Chief Justice Diosdado M. Peralta underscores the Court’s challenge to the 13 government agencies tasked with the rehabilitation of the Manila Bay to “take a coordinated stance” amid the “the extreme necessity for all concerned executive departments and agencies to immediately act and discharge their respective official duties and obligations.”
In his Keynote Speech during the “Battle for Manila Bay: 2nd Manila Bay Task Force Principals’ Meeting and Conference” held on January 23at the Diamond Hotel, Manila, Chief Justice Peralta said the case of the MMDA vs. Concerned Residents of Manila Bay, which led to the formation of the Task Force, “still remains relevant as it has been credited with bringing forth a lot of changes and reforms, not just in the way that we hear and decide environmental cases, but perhaps more importantly, in emphasizing its urgency and importance on global and inter-generational impact.” The case was promulgated in December 2008.
The Chief Justice added that MMDA vs. Concerned Residents of Manila Bay, wherein the Court introduced into jurisprudence the legal concept of “continuing mandamus”, has grown to be “the cornerstone of most environmental cases in the Philippines.”
“Continuing mandamus” is a writ issued by a court in an environmental case directing any agency or instrumentality of the government or officer thereof to perform an act or series of acts decreed by final judgment which shall remain effective until judgment is fully satisfied.
The Chief Justice also told the Task Force that on December 19, 2019, he reconstituted the Manila Bay Advisory Committee of the Supreme Court as most of its members have already retired. The Committee is tasked to maintain the mandate of the continuing mandamus and enable the Court to verify the reports of the government agencies tasked to clean up the Manila Bay.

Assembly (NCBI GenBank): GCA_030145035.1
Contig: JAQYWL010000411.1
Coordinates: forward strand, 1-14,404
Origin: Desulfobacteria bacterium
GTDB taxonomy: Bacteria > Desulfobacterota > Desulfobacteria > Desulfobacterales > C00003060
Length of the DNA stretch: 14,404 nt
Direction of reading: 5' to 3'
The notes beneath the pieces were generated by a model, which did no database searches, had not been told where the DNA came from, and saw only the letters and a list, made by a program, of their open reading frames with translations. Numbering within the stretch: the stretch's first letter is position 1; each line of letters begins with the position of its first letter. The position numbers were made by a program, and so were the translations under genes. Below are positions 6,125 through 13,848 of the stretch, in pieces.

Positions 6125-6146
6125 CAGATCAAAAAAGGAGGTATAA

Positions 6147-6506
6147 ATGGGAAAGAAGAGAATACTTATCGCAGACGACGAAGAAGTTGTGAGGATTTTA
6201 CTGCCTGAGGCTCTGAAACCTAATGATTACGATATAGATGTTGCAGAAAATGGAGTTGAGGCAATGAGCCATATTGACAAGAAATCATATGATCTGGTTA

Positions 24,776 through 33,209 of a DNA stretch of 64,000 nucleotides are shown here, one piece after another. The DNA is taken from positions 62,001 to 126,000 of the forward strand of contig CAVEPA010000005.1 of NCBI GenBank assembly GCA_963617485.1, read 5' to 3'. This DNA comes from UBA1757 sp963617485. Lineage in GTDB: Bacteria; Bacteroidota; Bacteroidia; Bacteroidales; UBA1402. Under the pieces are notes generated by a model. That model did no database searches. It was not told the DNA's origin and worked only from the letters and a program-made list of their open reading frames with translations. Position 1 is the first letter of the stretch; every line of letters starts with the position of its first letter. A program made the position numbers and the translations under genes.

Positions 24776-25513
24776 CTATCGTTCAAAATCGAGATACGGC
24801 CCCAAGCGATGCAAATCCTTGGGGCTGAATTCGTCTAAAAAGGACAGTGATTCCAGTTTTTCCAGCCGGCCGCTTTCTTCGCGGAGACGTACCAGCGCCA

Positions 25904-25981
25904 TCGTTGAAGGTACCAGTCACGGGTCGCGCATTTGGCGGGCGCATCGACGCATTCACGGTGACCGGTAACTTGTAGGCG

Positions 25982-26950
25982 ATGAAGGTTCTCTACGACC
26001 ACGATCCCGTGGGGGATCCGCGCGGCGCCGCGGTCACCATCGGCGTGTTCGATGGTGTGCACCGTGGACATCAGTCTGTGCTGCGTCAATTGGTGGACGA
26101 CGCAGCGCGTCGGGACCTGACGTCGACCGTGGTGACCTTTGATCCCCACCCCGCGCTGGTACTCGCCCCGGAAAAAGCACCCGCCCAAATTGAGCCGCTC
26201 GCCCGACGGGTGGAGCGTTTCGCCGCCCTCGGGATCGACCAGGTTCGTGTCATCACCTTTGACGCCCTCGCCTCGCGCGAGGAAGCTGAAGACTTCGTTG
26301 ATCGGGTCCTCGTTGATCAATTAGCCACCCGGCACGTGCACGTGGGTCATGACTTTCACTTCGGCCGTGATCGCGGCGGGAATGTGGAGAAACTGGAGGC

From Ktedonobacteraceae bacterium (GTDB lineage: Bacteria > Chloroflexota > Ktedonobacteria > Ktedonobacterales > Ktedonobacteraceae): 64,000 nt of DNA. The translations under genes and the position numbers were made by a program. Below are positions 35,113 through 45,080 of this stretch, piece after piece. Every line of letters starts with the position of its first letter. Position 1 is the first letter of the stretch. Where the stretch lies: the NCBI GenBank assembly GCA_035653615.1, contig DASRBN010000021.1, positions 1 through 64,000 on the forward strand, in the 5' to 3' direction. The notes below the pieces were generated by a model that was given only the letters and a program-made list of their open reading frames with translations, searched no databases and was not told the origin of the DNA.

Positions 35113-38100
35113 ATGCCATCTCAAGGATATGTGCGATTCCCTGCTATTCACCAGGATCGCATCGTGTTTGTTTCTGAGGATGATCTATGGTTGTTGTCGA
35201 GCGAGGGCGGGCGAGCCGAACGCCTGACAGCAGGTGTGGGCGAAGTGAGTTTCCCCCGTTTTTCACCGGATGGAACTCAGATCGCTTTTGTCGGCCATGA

“The idea is not just to comply with this tall order, but to ensure that we are on track by way of periodic updates on our progress. Concededly, this could take years, but this duty is ours in the present, and we will not relent,” Chief Justice Peralta said.
In 1993, the Supreme Court, in the environmental case Oposa vs. Factoran, the Court declared that, among others, the right to a balanced and healthful ecology “belongs to a different category of rights altogether for it concerns nothing less than self-preservation and self-perpetuation.” He added that as such, “it is a legally enforceable and self-executing right with correlative State duties.”
The Chief Justice said the Court, in the Oposa case, made it clear that “[t]he right to a balanced and healthful ecology carries with it the correlative duty to refrain from impairing the environment.” He said this has immediately placed government policy makers on notice that environmental rights are protected by the Constitution.
“It was also in this case where it was clarified that minors may represent their generation, even the generations unborn, and are deemed proper parties to a class action suit based on the concept of intergenerational responsibility insofar as the right to a balanced and healthful ecology is concerned,” the Chief Justice added.
The 13 agencies in the Task Force are the Metro Manila Development Authority; the Department of Environment and Natural Resources; the Department of Education; the Department of Health; the Department of Agriculture; the Department of Public Works and Highways; the Department of Budget and Management; the Philippine Coast Guard; the Philippine National Police Maritime Group; the Department of the Interior and Local Government; the Metropolitan Waterworks and Sewerage System; the Local Water Utilities Administration; and the Philippine Ports Authority. (Caption by Annie Rose A. Laborte; Photo by Francisco S. Gutierrez)